Does a human ear has the ability to cancel background sound and filter only voice?

Because you’ve walked down any road, anywhere in the Uk, at any point in the past decade, you will know the Britain of this early twenty first Century is loud, crowded and busy.


Individuals shuttle past you with headsets on, mobile phones in front of their faces and from time to time, seemingly chatting to themselves (until you notice the Bluetooth receiver). Many is the time I’ve heard someone talking and turned around to address them, only to find out that they aren’t chatting to me at all. There are far more vehicles #on the# road and there are more highways for those cars to operate on. Yes, this country is really a busy place and from time to time you wish to just shut all of it out. Continue reading


Why does anybody require a noise cancelling receiver?


We’ve all had a day where we’ve been jolted awake by the repetitive dirge of a jackhammer outside our house, you try to ignore it and go back to sleep, but, as Austin Powers might say “that train has sailed” .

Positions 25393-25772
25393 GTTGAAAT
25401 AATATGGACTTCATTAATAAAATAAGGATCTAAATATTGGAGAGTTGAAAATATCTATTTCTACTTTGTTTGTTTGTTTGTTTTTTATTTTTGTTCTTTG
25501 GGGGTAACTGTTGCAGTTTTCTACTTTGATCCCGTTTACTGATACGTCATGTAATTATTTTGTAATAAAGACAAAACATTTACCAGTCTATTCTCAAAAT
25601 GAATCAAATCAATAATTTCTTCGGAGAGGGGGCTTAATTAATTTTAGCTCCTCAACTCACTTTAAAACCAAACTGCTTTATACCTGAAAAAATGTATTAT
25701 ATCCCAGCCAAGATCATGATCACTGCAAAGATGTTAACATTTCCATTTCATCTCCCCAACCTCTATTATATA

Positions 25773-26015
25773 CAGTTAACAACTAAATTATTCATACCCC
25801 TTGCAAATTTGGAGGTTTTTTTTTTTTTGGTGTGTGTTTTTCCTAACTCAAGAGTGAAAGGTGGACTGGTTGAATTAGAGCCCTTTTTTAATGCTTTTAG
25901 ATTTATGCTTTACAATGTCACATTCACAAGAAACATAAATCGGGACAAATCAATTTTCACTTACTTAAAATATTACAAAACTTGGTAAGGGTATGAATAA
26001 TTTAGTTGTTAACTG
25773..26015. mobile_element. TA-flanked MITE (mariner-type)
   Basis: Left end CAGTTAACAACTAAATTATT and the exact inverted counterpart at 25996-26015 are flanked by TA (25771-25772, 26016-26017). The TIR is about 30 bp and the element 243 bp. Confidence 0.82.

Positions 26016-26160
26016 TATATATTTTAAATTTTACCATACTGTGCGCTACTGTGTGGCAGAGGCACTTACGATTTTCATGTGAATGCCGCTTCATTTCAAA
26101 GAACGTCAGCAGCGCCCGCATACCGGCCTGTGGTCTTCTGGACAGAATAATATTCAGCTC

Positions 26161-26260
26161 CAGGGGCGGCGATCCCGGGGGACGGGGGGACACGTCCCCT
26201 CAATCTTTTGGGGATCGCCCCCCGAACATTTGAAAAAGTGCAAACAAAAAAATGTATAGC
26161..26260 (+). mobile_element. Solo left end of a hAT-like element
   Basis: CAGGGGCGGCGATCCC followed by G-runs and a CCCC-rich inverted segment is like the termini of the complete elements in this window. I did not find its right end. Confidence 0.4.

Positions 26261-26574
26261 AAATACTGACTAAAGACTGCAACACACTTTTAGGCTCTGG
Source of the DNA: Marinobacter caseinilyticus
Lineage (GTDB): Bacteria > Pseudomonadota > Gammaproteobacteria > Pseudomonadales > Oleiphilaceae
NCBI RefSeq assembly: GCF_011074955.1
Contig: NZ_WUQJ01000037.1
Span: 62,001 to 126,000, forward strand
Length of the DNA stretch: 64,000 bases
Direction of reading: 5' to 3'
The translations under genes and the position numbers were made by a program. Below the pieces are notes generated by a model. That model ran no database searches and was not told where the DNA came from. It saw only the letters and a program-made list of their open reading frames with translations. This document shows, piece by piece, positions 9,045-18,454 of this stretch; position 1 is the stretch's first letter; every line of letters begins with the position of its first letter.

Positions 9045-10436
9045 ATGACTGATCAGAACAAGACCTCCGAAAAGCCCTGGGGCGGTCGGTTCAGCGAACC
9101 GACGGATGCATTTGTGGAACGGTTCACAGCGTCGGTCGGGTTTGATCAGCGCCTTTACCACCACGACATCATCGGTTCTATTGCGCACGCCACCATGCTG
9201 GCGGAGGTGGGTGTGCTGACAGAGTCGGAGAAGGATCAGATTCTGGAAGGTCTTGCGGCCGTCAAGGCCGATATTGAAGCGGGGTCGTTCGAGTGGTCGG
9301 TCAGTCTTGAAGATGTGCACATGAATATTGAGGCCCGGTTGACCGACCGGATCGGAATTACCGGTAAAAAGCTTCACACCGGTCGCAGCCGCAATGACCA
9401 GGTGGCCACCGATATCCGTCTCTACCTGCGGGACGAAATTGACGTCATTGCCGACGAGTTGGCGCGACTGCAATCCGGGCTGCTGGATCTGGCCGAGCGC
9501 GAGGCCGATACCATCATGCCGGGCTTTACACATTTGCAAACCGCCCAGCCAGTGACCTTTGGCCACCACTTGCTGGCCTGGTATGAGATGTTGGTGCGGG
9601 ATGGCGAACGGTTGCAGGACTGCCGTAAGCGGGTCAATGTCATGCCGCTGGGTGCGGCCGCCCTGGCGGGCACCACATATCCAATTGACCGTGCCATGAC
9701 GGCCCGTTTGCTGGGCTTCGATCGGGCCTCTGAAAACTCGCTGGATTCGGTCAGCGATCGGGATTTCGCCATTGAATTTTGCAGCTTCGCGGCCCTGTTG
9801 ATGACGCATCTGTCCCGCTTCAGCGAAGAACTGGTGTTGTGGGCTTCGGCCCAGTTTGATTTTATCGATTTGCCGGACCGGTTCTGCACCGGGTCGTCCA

The noise gets louder as you approach the window. You pull the curtains back and there, right in the middle of the road is a team of blokes in hardhats who have clearly been living on cold coffee and greasy food since about 4AM. They’ve kindly put up a yellow barrier, as you needed any more signs that the road was being demolished by a pneumatic drill. Continue reading

Headphones For Jogging: Born To Jog


Its a difficult commerce job, how do you create headsets for running that don’t slip, slide, skip or fall out but that aren’t stapled to your earlobes? Engineers have cracked it. Well, two.


That scene in ‘Anchorman’ where Ron Burgundy says that he and Veronica are attempting this new fad called ‘Jogging’ is entirely plausible. Ron’s tenuous grasp of the English language aside (especially as a big shot who’s such pride in his collection of leather-bound books), Jogging was indeed a largely unknown phenomenon until the 60’s and 70’s (actually the word ‘jog’ actually denotes a swift, sudden movement, like jogging one’s memory or jogging someone who’s writing/painting) until it is Started (and named) by a bloke from New Zealand named Arthur Lydiard. Continue reading